Heseltine is a divisive figure – many in the Tory Party have never forgiven him for challenging Mrs Thatcher for the leadership in 1990 – but on the subject of industrial strategy few could doubt his sincerity or his credentials.
‘Serious possibility’: Lord Heseltine believes Jezza could be the next occupant of No 10
He is one of the few politicians to have also been an entrepreneur. Initially a property developer, he went on to become one of the founders of publishing house Haymarket, where his shareholding made him a multi-millionaire. He clashed spectacularly with Mrs Thatcher in the so-called Westland affair in 1986 when he resigned in a row over the future of the UK’s last remaining helicopter manufacturer.
His comeback under John Major brought a string of Cabinet jobs and the post of Deputy Prime Minister.
Even now, the combustible Hezza of old is not far from the surface, describing Brexit as ‘the worst decision Britain has taken in peacetime in my lifetime’.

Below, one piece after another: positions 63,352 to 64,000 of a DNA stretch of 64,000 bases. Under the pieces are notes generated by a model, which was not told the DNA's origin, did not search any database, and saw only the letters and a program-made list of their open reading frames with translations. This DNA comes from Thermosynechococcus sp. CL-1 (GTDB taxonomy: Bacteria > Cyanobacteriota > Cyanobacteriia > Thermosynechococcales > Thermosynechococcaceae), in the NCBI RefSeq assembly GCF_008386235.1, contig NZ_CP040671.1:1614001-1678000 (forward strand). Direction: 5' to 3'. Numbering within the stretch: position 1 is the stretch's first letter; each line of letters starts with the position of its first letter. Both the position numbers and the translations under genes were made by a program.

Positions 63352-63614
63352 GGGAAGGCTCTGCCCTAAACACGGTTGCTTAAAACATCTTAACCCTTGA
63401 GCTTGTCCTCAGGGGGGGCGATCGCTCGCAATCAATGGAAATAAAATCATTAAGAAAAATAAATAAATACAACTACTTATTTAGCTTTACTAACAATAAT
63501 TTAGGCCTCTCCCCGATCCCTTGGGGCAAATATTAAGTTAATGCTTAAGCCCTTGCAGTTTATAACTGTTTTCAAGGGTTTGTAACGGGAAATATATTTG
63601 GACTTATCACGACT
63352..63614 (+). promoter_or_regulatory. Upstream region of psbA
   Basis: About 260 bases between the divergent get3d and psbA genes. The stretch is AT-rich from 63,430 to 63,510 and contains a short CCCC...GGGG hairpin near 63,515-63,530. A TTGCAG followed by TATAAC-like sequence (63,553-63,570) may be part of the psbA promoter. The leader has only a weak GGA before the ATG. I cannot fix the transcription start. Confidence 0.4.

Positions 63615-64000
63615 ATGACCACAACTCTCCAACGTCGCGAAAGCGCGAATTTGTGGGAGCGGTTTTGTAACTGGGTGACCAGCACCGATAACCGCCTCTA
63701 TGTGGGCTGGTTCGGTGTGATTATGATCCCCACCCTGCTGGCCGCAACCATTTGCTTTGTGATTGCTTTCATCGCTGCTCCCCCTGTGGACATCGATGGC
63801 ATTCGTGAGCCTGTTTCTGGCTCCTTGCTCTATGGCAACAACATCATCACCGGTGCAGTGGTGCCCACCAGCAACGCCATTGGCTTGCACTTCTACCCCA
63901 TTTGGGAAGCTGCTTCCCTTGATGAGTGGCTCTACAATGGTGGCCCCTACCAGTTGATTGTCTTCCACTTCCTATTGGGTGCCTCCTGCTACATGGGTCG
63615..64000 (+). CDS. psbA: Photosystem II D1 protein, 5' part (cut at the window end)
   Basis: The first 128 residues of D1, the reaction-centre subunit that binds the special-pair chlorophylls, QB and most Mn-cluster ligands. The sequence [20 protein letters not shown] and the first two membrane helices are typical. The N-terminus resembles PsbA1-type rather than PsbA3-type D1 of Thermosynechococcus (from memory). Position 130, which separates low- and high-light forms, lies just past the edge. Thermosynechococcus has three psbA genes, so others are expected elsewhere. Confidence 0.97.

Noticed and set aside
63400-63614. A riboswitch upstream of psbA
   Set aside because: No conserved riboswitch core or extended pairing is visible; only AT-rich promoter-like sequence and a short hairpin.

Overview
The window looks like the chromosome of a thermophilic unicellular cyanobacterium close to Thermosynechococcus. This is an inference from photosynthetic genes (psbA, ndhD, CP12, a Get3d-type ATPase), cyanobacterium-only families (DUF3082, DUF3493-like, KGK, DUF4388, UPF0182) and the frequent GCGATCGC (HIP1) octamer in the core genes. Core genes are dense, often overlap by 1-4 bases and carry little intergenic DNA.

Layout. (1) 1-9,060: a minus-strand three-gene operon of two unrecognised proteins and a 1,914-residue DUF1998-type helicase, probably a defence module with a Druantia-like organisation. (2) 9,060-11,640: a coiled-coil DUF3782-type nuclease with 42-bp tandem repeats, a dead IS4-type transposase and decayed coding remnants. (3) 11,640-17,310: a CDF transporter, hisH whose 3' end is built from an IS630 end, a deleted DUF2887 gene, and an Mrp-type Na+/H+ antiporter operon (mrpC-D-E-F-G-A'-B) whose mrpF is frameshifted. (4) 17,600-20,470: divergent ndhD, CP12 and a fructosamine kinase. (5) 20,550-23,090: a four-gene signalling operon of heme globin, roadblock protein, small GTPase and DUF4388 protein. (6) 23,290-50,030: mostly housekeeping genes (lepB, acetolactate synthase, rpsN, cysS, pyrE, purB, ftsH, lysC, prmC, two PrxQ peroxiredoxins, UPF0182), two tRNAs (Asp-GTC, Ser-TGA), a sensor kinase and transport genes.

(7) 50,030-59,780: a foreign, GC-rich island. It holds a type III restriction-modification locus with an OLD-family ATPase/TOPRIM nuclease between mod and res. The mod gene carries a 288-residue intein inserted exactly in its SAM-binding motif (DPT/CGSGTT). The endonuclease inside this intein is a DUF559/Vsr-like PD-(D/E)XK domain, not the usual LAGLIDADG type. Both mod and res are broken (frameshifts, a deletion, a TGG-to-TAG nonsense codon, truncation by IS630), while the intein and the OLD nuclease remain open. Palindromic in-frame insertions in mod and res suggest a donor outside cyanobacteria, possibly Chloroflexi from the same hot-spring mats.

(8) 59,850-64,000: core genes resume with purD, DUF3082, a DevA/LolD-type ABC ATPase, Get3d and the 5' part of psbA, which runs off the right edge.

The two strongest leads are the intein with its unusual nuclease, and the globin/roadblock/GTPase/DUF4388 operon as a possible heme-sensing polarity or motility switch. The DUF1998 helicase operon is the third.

‘For the best part of a decade now people’s living standards have been frozen, so they protest, they want a change. The change on offer was Brexit, as a panacea that would solve all our problems which of course was rubbish.
‘I think it is possible we might undo it. Not likely but possible. My own view is Brexit will become increasingly unpopular and the Labour Party will respond to that. I don’t think the Government will last the Parliament and I think Brexit will be a key issue in the consequent Election.’
Jeremy Corbyn is, he believes, a ‘serious possibility’ as the next occupant of No 10. ‘I am totally amazed to hear myself saying so but yes, I do believe it.’
Lord Heseltine is a ‘One Nation Tory’ who famously in the early 1980s landed on the riot-stricken and deeply depressed city of Liverpool like a blond tornado. His energy and the measures to regenerate the city won him grudging respect even from some sworn political opponents.